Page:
According to Eurweb.com, Salter's death was first reported by the blog Youknowigotsoul.com.

"We are saddened to share the news that R&B singer Sam Salter recently passed away at age 46. Confirmed in posts by his family. A special and often overlooked talent gone too soon."

"I was floored," said L.A. Reid, who signed Salter to his first record label in Atlanta.

"He's a great singer. I mean, we live in an era where you don't necessarily have to be, but he is!"

GAB Archive/Redferns

James Burke, pictured right, of the R&B group The Five Stairsteps, died Friday, Feb. 19. He was 70.

His death was confirmed to the Rolling Stone on Tuesday by his brother Dennis Burke, who said the cause of death was pneumonia, according to Variety.com.

Photo may have been deleted

GAB Archive/Redferns

The group was comprised of five of Betty and Clarence Burke Sr.'s six children. (L-R): sister Alohe Jean, and brothers Clarence Jr., James, Dennis, and Kenneth "Keni" Burke.

The R&B group once regarded as "the First Family of Soul" served as inspirations for sibling R&B groups such as The Jackson 5, The Sylvers and the Brighter Side of Darkness.

Photo may have been deleted

GAB Archive/Redferns

The Five Stairsteps's hits included "Ooh Child", "World of Fantasy," and "Don't Change Your Love.

"Ooh Child" was their only single to crack the Top 40 chart in 1970.

The song was ranked at No. 402 by Rolling Stone magazine on its 500 Greatest Songs of All Time List.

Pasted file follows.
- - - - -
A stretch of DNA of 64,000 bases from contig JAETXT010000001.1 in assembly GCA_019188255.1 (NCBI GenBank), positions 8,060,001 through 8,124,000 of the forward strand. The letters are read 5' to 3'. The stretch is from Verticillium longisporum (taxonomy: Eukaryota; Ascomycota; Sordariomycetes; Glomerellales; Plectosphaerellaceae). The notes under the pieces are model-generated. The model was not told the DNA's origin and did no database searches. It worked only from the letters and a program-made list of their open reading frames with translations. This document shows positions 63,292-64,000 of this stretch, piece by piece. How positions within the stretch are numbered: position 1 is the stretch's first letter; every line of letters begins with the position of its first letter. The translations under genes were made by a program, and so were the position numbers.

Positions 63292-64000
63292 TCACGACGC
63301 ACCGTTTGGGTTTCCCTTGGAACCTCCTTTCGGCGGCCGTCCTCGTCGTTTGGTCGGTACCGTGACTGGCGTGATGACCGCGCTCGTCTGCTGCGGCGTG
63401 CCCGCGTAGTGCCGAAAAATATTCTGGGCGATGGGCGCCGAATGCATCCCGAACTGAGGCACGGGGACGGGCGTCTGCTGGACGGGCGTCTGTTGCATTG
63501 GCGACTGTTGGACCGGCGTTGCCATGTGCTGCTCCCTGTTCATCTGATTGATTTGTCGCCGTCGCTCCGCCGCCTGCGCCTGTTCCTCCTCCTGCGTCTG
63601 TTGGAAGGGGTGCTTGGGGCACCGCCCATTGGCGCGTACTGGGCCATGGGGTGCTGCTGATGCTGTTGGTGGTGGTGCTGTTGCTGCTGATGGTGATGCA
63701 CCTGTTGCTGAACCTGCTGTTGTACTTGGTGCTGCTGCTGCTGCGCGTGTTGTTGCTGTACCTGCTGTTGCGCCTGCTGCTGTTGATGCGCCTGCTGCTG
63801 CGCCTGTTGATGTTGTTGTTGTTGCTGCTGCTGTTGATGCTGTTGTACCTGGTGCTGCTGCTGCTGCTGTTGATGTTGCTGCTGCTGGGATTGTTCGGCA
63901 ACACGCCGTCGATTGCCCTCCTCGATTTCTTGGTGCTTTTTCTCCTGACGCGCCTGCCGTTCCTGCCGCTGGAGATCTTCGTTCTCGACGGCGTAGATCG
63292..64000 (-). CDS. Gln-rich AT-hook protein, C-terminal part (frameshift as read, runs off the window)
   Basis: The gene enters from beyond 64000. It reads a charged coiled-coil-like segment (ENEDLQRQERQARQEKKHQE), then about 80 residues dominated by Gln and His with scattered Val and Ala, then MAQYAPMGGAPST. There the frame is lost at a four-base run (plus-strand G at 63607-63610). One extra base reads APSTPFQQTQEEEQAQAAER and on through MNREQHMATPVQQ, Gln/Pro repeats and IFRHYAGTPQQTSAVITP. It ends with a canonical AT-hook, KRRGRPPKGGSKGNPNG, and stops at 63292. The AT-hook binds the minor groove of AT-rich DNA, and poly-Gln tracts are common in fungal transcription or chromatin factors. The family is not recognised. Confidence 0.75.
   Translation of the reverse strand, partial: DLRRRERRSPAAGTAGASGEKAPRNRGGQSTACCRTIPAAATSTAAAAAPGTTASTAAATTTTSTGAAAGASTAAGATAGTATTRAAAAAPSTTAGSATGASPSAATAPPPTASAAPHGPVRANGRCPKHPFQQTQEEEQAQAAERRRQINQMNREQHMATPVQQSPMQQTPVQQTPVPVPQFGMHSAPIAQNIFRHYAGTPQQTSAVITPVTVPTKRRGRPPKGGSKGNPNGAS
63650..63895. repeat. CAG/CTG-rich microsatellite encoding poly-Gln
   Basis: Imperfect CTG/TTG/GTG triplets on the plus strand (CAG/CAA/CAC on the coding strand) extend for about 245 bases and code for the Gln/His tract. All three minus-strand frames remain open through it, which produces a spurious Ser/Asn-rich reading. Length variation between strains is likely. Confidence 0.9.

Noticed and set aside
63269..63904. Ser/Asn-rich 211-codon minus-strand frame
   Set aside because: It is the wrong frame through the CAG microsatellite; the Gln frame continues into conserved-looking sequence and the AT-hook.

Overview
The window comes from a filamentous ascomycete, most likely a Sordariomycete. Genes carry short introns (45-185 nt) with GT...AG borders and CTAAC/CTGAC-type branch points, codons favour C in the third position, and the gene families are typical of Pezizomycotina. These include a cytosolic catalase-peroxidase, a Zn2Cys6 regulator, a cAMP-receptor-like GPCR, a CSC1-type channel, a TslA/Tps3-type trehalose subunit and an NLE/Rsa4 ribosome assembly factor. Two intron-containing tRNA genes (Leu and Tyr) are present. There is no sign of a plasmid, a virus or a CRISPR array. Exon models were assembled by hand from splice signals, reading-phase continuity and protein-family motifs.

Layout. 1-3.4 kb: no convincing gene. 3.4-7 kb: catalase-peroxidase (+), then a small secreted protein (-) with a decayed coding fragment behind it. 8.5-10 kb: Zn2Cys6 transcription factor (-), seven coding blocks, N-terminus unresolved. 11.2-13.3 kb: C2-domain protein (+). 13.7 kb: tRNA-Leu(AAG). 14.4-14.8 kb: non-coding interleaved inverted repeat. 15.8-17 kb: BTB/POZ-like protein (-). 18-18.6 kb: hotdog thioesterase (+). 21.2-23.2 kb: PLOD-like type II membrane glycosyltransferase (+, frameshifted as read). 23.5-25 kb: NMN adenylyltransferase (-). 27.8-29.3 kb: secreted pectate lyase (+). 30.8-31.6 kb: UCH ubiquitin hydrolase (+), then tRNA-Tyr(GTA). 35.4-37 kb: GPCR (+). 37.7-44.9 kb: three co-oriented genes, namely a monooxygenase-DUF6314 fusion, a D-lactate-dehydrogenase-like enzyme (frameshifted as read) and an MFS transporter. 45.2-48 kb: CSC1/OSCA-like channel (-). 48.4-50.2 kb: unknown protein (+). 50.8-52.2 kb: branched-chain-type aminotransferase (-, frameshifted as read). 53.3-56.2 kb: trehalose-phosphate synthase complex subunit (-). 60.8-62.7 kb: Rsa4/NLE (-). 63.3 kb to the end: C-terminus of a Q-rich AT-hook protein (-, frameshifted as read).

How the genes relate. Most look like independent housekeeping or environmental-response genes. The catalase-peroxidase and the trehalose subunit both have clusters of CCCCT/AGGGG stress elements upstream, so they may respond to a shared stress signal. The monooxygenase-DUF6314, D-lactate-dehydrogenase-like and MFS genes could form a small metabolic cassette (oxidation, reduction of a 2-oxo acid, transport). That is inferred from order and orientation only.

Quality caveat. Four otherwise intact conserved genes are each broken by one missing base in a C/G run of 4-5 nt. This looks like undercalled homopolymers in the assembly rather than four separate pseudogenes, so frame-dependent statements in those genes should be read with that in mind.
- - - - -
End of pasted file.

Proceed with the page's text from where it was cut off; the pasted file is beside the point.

"Ooh Child" was covered by Nina Simone, Daryl Hall & John Oates, Kelly Rowland, the Spinners, and more.

Clarence Burke Jr., lead singer and guitarist for The Five Stairsteps, died in 2013 at his home in Marietta, Ga. He was 64.

The youngest brother, Cubie, who briefly joined the group at age 3, died in 2014 at age 49.

Clarence Burke, Sr., died on July 16, 2020, the day before his 91st birthday, in an Atlanta area hospital.

The surviving siblings: Alohe Jean, 73, Dennis, 69, and Keni, 67, all live in the Atlanta area.
 

Robin Marchant/Getty Images

Rapper, radio personality and producer Prince Markie Dee, real name Mark Morales, passed away a day before his 53rd birthday. His cause of death is not known.

Dee's friend, Louis Gregory, confirmed the sad news via Twitter on Thursday, hours after Morales death.

"Prince Markie Dee was more than a rapper; he was one of my very best and closest friends," Gregory wrote. "My heart breaks today because I lost a brother. I'll always love you Mark and I'll cherish everything you taught me. Tomorrow is your birthday, swing my way big bro."

Ebet Roberts/Redferns

SiriusXM's Rock the Bells, where Dee hosted a daily show, also tweeted a tribute: "The Rock The Bells family is heartbroken to learn of the passing of Mark 'Prince Markie Dee' Morales earlier today. That voice and his presence can never be replaced. Our thoughts and prayers go out to his loved ones."

Raymond Boyd/Getty Images

Born in Miami, Dee (center) formed The Fat Boys, originally named Disco 3, with Brooklyn, New York natives, Darren "Buff Love" Robinson (left), aka "The Human Beat Box", and Damon "Kool Rock-Ski" Wimbley (right), in the early 1980s.

The group released seven studio albums and enjoyed hits with songs like "Wipeout", which was recorded with The Beach Boys.

Dee left The Fat Boys in the early 1990s and released two solo albums, while working as a songwriter and producer for Mariah Carey and Mary J. Blige.

"Typical Reasons (Swing My Way)" was the second single off Dee's first solo album after leaving Fat Boys. It topped the Rap Songs Chart in 1993.